Valeria Fernández is an independent journalist in Phoenix, Arizona. She worked for La Voz newspaper for the last six years covering the immigration beat and she is a guest contributor on Race Wire. Valeria was born and raised in Montevideo, Uruguay, and moved to the United States in 1999.

Will Latinos Play A Key Role in the 2012 Presidential Election?

Will the economy or immigration drive Latino votes? Is Ted Cruz the new face of American politics? In this podcast episode, Fi2W executive producer John Rudolph interviews senior analyst Sylvia Manzano from the polling firm Latino Decisions for a midsummer snapshot of Hispanic voters.

Subscribe to the podcast on iTunes or Podbean

In 2008 Latino voters played a pivotal role in sending Barack Obama to the White House. But this year things could be different; the economy is still in recovery and the president has not kept his pledge to bring about significant immigration reform.

Pollster Sylvia Manzano says the margin of support for Obama will be similar to 2008: 70-72 percent of Latinos say they would vote for Obama versus 20-22 percent for Mitt Romney. The big difference will be turnout. The lack of immigration reform and record numbers of deportations of undocumented immigrants under President Obama has meant Latinos are less enthusiastic about his candidacy than they were four years ago. However, enthusiasm has increased this summer since the announcement of the deferred action program and the Supreme Court’s decision striking down major portions of Arizona’s immigration law known as SB 1070.

The number one issue for Latinos is the economy says Manzano, which sounds good for Romney, except she points out that Latinos are much more likely to support Democratic strategies, like raising taxes on the wealthy, government investment and increased spending. There’s not much support among Latinos for Republican prescriptions including tax cuts and cuts in social services.

Latino Decisions has identified five states where Latino voters could be the deciding factor in the presidential contest.  They are Arizona, Colorado, Florida, Nevada and Virginia.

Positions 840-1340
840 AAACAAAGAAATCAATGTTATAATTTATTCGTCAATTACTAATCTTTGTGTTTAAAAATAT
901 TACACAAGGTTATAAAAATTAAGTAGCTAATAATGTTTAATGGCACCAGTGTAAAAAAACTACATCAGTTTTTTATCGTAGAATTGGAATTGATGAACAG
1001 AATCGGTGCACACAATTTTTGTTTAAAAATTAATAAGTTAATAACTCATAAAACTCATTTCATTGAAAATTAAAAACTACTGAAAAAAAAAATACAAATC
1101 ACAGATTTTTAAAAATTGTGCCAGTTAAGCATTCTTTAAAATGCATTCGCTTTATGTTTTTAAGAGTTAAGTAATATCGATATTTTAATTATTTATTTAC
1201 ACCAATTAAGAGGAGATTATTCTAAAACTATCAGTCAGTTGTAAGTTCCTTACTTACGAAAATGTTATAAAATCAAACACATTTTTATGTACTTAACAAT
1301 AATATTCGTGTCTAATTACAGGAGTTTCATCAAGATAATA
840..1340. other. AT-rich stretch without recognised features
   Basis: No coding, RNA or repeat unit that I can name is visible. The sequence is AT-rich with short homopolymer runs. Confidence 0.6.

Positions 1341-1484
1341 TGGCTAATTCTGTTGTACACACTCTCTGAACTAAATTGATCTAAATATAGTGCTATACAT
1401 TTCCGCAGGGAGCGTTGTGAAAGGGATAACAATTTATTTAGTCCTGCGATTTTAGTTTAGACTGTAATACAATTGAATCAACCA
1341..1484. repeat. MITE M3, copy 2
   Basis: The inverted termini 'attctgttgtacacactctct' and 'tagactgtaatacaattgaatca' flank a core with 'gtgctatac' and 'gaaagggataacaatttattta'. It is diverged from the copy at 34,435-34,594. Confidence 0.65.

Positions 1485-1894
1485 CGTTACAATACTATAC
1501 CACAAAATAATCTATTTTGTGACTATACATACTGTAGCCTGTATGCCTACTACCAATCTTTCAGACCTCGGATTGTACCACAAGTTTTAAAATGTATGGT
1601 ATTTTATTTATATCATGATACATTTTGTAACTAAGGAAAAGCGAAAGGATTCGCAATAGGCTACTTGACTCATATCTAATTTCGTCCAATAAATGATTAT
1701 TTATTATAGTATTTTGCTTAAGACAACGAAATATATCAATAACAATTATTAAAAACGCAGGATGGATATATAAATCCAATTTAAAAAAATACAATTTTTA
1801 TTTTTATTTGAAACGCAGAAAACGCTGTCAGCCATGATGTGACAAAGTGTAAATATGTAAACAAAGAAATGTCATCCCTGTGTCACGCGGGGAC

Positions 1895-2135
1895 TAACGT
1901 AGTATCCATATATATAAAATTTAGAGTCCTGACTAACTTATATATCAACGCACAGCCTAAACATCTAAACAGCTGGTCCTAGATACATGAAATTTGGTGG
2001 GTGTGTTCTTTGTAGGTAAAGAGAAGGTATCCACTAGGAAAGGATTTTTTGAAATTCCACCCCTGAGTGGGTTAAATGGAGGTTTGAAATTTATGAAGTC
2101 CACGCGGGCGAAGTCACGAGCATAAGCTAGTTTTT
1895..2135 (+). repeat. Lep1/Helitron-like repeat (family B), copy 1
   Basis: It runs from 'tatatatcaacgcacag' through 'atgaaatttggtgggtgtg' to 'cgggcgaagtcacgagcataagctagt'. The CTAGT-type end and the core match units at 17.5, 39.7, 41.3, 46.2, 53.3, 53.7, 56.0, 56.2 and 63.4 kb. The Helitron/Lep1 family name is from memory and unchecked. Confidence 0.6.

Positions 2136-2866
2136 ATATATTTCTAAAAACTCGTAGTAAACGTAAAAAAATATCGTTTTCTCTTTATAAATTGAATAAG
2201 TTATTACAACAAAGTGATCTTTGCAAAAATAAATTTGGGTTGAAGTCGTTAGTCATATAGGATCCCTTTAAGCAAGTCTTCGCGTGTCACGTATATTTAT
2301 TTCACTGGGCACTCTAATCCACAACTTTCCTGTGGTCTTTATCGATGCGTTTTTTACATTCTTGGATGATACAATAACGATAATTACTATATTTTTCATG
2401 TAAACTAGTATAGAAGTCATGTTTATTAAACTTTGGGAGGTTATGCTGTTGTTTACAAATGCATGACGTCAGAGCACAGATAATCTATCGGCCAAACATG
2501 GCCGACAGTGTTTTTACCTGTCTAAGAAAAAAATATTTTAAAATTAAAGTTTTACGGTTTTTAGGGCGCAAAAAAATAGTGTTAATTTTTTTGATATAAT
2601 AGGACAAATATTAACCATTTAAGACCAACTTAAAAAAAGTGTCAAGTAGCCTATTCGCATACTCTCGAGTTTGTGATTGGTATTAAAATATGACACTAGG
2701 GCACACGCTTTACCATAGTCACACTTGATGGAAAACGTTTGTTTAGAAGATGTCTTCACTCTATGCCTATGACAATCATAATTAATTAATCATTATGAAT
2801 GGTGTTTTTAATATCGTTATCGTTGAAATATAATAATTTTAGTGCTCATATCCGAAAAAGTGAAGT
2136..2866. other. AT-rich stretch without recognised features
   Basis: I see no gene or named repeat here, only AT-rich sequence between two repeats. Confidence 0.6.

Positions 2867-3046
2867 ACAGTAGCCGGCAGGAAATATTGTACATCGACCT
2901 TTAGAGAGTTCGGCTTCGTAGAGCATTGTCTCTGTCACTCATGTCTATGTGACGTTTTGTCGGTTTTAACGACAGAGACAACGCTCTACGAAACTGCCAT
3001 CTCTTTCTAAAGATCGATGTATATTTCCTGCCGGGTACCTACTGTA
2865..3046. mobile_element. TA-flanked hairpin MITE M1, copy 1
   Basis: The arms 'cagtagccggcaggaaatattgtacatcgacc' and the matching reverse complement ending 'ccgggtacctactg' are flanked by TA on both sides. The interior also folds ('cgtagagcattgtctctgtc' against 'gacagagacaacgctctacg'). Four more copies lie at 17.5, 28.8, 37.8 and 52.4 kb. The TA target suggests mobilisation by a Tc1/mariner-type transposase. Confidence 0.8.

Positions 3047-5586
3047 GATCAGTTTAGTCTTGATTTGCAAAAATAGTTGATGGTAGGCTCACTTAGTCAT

According to Manzano, Texas, a state not on the list, represents the future of American politics. She focuses on two rising stars – Republican Ted Cruz who is running for the U.S. Senate in Texas and Julian Castro the young mayor of San Antonio who will give the keynote address at this year’s Democratic convention. This is about national demography says Manzano: more Latinos means more Latinos in both parties.

Manzano argues that the growing Latino electorate in Texas means we’re likely to see the emergence of a more moderate Republican party rather than a quick shift to electing Democrats. She says this is like New Mexico where Latinos tend to vote for moderate Democrats or liberal Republicans. She says Arizona, another state with a growing number of Hispanic voters, is more likely to follow California and turn blue over time.

For more analysis from Sylvia Manzano, make sure to check out the Latino Decisions Blog.

Fi2W is supported by the New York Community Trust and the John S. and James L. Knight Foundation with additional support from the Ralph E. Odgen Foundation and the Sirus Fund. Image courtesy of Flickr

Roundtable: Does the Latino Vote Matter?

As presidential elections approach, once again the state of the Latino vote gets discussed. While the Latino population keeps increasing, many are non-citizens, very young and in parts of the country that are not contested. So to what extent does it really matter to mobilize Latino voters in November? We speak to Ray Suarez, host of the PBS News Hour, and to Antonio Gonzalez, executive director of the William C. Velasquez Institute, to get a sense of the figures and the strategies.


Click here to download this week’s show. Image courtesy of New American Media.

Antonio Gonzalez is President of the William C. Velasquez Institute. WCVI, founded in 1985, is a paramount national Latino public policy and research organization.Gonzalez assumed the presidency of WCVI in 1994, after working in various capacities for WCVI founding President Willie Velasquez as well as his successor Andrew Hernandez during 1984-94. He assumed the presidency of the Southwest Voter Registration Education Project, a non-partisan voter mobilization entity, in 1994.

Ray Suarez joined The NewsHour in October 1999 as a Washington-based Senior Correspondent. Suarez came to The NewsHour from NPR where he had been host of the nationwide, call-in news program “Talk of the Nation” since 1993. Prior to that, he spent seven years covering local and national stories for the NBC-owned station, WMAQ-TV in Chicago.